Commodity account management comes primarily in three forms. You can place some risk capital in a pool operator's fund. Several of the major securities firms offer multimillion-dollar commodity funds for minimum investments of $5,000. Another option is to have your speculative capital managed as an individual account by a registered commodity advisor who would be independent of the brokerage firms and therefore would not have a stake in the commissions but only in the profits he could accumulate for you. It should be noted, however, that advisory firms generally have minimum-size accounts from $20,000 to $100,000. The third alternative is to have your account managed by a commodity broker. He definitely has a great interest in the commissions your account will generate.

There are several advantages to employing a professional commodity trader to manage your account on a discretionary basis.

• Professional advisors tend to be very disciplined and objective in the way they trade and manage your capital. They are also likely to have the data and computers and the requisite knowledge, experience, and temperament to do the job competently.

• Professional advisors will generally provide better control of risk.

• Commodity advisors tend to stay with trending markets rather than cash in the quick profits. As a result, there is less likelihood of overtrading which tends to eat up your equity with commissions.

• There is usually no conflict of interest with registered commodity advisors because there is no incentive for them to generate commissions. There is, however, a real conflict of interest present when a commodity broker manages your account, because some brokers may be tempted to "churn" accounts to increase the output of commissions.

The only real drawback of professional management is the commodity advisor's "take." Since advisors usually work on a percentage-of-profits basis, investors have to agree to their terms—normally, anywhere from 10 to 30 percent of cumulative realized profits over realized losses. These are usually paid out of your account monthly or quarterly, provided your account has been profitable.

Needless to say, the registered commodity advisor must make money for you if he is to make any for himself. He has, therefore, every incentive to trade your account conservatively and prudently. He must control risk and stay with those major trending markets that make the big difference between winning and losing in commodities. Accumulating substantial profits for his managed accounts is the professional advisor's whole raison d'être. If he doesn't, he won't be in business very long.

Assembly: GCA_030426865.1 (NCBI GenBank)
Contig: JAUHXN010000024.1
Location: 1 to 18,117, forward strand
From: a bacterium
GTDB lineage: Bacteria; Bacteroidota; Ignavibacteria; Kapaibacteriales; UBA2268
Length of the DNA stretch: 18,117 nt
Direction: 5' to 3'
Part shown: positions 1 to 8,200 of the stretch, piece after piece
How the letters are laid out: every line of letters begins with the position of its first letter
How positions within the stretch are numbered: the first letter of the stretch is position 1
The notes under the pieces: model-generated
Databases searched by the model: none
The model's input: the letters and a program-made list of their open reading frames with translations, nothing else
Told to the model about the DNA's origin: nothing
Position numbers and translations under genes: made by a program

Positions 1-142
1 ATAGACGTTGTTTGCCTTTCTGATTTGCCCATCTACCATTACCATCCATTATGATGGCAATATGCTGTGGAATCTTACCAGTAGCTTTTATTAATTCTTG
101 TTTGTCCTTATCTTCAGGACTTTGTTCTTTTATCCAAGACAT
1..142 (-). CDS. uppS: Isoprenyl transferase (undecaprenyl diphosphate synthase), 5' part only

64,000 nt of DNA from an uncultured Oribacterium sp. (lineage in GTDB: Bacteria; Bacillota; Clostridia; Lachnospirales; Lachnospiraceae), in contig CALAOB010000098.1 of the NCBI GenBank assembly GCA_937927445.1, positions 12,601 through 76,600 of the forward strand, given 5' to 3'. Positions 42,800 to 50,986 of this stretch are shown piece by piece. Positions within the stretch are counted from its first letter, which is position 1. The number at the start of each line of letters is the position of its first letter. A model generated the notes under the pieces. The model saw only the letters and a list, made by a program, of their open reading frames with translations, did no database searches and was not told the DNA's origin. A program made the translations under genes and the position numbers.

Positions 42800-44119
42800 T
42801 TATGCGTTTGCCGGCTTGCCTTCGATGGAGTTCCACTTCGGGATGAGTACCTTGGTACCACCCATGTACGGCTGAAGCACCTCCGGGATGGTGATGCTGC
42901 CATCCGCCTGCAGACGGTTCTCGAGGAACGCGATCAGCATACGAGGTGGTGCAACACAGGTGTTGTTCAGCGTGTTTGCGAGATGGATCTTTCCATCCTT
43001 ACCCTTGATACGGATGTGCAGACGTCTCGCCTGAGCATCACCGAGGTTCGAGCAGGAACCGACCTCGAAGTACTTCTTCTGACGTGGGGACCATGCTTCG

There are hundreds of active registered commodity advisors, according to the Commodity Futures Trading Commission. So how would you select a suitable one for your own speculative capital? There are essentially four criteria, in my opinion, for evaluating advisors. In order of priority:

• Look at the respective lengths of time they have been in existence. Longevity is an excellent indicator by which to judge performance. Brand-new advisors with new "sophisticated systems" may best be avoided. An established commodity advisor with years of experience and, especially, with greater quantities of capital under management, may be a better choice.

• Look at the actual track records of the respective advisors. Do not accept hypothetical trading results or back-traded systems generated by a computer. Ask to see actual historical performance over a number of years. In fact, ask to see the trading results and equity of a few real individual accounts. If they can't produce them or refuse to, the best advice is to pass.

• Try to determine the respective trading strategies of suitable commodity advisors. What are their approaches to the business of commodity futures trading? Do they diversify into a dozen markets, or do they concentrate more often in certain groups, for example, grains, livestock, metals? Do they show a pattern of realizing relatively small losses and large profits? Do they add to their positions as a major trend evolves?

• Lastly, look at the fee structures of the commodity advisors. Many work strictly on the basis of a percentage of profits. Some have a monthly or quarterly management fee on the equity in addition to a percentage of profits. Others may exact a front-load fee, as well. As a rule, try to avoid those which charge a management or front-end fee. The better ones may be those who are compensated only by a fair share in the cumulative profits.

Given the three alternative ways to play the commodities markets, you, of course, have to determine which is suitable for you. Do you have the psychological makeup to do your own trading and manage your own money with discipline and control? Will you follow a mechanical program faithfully and consistently? Perhaps you would do best with a professional commodity advisor managing your money for you.

Regardless of the alternative you choose, remember that commodity futures trading entails a high degree of risk. Only individuals who can willingly assume the risks should consider such an endeavor. For those who relish speculation and can afford to bear the risks, there are intelligent ways to take part in the commodity trading boom that offers extraordinary opportunities to reap fortunes.

If you have sufficient genuine risk capital ($20,000 plus) to invest with a registered commodity advisor, that may be your best alternative. If you have less than $20,000 available for speculation, you may be better advised to diversify into one or two commodity funds. Never forget that a fool and his money are soon parted. If you don't have what it takes to manage commodity trading, shamelessly acknowledge it and opt for professional management. You and your money may live longer.

Ray Pastor is a senior account executive with a major securities firm in Hallandale, Florida. He specializes in financial planning and tax-avoidance investments.